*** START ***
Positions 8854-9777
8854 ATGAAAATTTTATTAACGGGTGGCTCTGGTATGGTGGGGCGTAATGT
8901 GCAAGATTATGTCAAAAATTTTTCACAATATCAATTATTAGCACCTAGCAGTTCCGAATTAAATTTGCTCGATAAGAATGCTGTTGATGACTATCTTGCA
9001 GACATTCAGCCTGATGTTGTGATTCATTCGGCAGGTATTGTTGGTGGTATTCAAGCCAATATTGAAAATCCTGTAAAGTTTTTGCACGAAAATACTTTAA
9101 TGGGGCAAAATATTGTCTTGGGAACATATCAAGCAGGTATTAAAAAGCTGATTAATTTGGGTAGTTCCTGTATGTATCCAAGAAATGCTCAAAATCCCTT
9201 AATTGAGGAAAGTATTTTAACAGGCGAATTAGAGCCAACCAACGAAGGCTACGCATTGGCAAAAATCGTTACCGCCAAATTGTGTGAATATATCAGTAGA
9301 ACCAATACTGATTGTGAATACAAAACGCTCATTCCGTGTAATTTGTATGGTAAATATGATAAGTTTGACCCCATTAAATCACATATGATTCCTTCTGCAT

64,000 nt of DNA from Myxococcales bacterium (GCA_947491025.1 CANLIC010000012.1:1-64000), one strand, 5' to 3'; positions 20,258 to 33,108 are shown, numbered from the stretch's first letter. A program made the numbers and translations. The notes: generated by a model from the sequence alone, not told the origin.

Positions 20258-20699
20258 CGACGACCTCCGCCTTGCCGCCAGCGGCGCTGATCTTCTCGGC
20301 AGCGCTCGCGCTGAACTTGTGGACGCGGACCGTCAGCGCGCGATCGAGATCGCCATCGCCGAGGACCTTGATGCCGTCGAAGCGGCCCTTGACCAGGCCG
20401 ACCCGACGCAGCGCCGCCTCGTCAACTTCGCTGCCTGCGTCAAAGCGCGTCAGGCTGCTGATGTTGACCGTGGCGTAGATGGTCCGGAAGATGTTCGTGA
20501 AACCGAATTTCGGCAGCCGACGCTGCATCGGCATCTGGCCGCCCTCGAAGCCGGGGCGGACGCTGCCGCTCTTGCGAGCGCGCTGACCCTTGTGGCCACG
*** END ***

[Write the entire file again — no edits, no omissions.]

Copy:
Positions 8854-9777
8854 ATGAAAATTTTATTAACGGGTGGCTCTGGTATGGTGGGGCGTAATGT
8901 GCAAGATTATGTCAAAAATTTTTCACAATATCAATTATTAGCACCTAGCAGTTCCGAATTAAATTTGCTCGATAAGAATGCTGTTGATGACTATCTTGCA
9001 GACATTCAGCCTGATGTTGTGATTCATTCGGCAGGTATTGTTGGTGGTATTCAAGCCAATATTGAAAATCCTGTAAAGTTTTTGCACGAAAATACTTTAA
9101 TGGGGCAAAATATTGTCTTGGGAACATATCAAGCAGGTATTAAAAAGCTGATTAATTTGGGTAGTTCCTGTATGTATCCAAGAAATGCTCAAAATCCCTT
9201 AATTGAGGAAAGTATTTTAACAGGCGAATTAGAGCCAACCAACGAAGGCTACGCATTGGCAAAAATCGTTACCGCCAAATTGTGTGAATATATCAGTAGA
9301 ACCAATACTGATTGTGAATACAAAACGCTCATTCCGTGTAATTTGTATGGTAAATATGATAAGTTTGACCCCATTAAATCACATATGATTCCTTCTGCAT

64,000 nt of DNA from Myxococcales bacterium (GCA_947491025.1 CANLIC010000012.1:1-64000), one strand, 5' to 3'; positions 20,258 to 33,108 are shown, numbered from the stretch's first letter. A program made the numbers and translations. The notes: generated by a model from the sequence alone, not told the origin.

Positions 20258-20699
20258 CGACGACCTCCGCCTTGCCGCCAGCGGCGCTGATCTTCTCGGC
20301 AGCGCTCGCGCTGAACTTGTGGACGCGGACCGTCAGCGCGCGATCGAGATCGCCATCGCCGAGGACCTTGATGCCGTCGAAGCGGCCCTTGACCAGGCCG
20401 ACCCGACGCAGCGCCGCCTCGTCAACTTCGCTGCCTGCGTCAAAGCGCGTCAGGCTGCTGATGTTGACCGTGGCGTAGATGGTCCGGAAGATGTTCGTGA
20501 AACCGAATTTCGGCAGCCGACGCTGCATCGGCATCTGGCCGCCCTCGAAGCCGGGGCGGACGCTGCCGCTCTTGCGAGCGCGCTGACCCTTGTGGCCACG